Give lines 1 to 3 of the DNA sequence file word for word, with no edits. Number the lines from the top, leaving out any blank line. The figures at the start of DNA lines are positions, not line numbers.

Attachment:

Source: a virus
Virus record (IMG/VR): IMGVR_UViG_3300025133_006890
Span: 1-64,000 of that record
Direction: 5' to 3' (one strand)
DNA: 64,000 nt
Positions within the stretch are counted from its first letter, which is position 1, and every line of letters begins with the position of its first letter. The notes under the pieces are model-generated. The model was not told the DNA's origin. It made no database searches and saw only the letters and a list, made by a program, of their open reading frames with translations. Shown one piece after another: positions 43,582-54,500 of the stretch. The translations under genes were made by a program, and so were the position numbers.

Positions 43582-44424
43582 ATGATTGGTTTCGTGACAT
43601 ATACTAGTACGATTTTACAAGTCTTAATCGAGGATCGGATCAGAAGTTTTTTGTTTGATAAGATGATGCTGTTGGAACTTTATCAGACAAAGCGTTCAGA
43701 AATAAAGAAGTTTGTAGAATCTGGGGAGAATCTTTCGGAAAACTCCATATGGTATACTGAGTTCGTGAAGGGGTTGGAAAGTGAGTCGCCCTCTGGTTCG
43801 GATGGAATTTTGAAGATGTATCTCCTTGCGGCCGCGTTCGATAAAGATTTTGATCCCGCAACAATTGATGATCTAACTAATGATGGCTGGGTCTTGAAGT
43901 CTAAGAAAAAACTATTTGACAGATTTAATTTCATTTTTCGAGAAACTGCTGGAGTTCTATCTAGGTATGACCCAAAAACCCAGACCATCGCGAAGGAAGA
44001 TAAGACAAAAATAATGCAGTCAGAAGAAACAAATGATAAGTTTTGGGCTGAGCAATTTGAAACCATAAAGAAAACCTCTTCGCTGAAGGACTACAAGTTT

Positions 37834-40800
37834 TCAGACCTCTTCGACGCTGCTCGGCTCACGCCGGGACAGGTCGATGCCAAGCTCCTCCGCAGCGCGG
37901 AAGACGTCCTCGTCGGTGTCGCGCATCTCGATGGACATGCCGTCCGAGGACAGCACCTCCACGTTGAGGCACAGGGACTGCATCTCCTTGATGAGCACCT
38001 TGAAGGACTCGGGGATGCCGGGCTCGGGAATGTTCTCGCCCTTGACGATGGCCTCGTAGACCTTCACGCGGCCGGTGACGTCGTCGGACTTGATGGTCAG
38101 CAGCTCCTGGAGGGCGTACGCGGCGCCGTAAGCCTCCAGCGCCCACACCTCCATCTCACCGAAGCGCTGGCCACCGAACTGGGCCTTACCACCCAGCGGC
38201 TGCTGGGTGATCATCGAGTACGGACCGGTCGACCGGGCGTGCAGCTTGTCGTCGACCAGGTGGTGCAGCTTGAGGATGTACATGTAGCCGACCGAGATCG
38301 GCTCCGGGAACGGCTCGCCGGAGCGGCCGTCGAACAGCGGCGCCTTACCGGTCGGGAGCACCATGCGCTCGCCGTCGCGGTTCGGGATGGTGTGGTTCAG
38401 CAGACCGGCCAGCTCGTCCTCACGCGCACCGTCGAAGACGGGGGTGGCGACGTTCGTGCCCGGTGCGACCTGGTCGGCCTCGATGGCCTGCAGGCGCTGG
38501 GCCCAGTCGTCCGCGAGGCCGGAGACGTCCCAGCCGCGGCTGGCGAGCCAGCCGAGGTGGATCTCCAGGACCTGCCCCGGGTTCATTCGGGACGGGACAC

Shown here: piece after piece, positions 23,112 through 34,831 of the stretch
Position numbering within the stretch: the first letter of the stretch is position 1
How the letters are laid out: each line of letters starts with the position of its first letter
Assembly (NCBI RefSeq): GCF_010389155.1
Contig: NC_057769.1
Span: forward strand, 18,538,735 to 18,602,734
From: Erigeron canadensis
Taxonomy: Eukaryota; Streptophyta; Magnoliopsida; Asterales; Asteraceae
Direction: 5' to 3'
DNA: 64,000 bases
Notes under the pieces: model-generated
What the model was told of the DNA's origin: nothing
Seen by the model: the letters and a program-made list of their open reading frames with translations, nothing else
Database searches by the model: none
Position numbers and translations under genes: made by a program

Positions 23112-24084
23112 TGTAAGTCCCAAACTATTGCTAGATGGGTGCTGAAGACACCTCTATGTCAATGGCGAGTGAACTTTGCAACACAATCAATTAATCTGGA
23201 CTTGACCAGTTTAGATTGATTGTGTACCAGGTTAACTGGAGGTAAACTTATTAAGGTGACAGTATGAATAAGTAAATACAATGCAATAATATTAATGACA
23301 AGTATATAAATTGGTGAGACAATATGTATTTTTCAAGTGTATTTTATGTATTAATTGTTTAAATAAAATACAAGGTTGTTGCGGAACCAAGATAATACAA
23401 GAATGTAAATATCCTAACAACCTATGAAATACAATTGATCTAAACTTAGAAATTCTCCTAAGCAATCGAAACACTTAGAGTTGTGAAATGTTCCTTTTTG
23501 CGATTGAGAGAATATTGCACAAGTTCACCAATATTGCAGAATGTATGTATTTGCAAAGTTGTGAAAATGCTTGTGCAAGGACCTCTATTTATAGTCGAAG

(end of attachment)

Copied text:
Source: a virus
Virus record (IMG/VR): IMGVR_UViG_3300025133_006890
Span: 1-64,000 of that record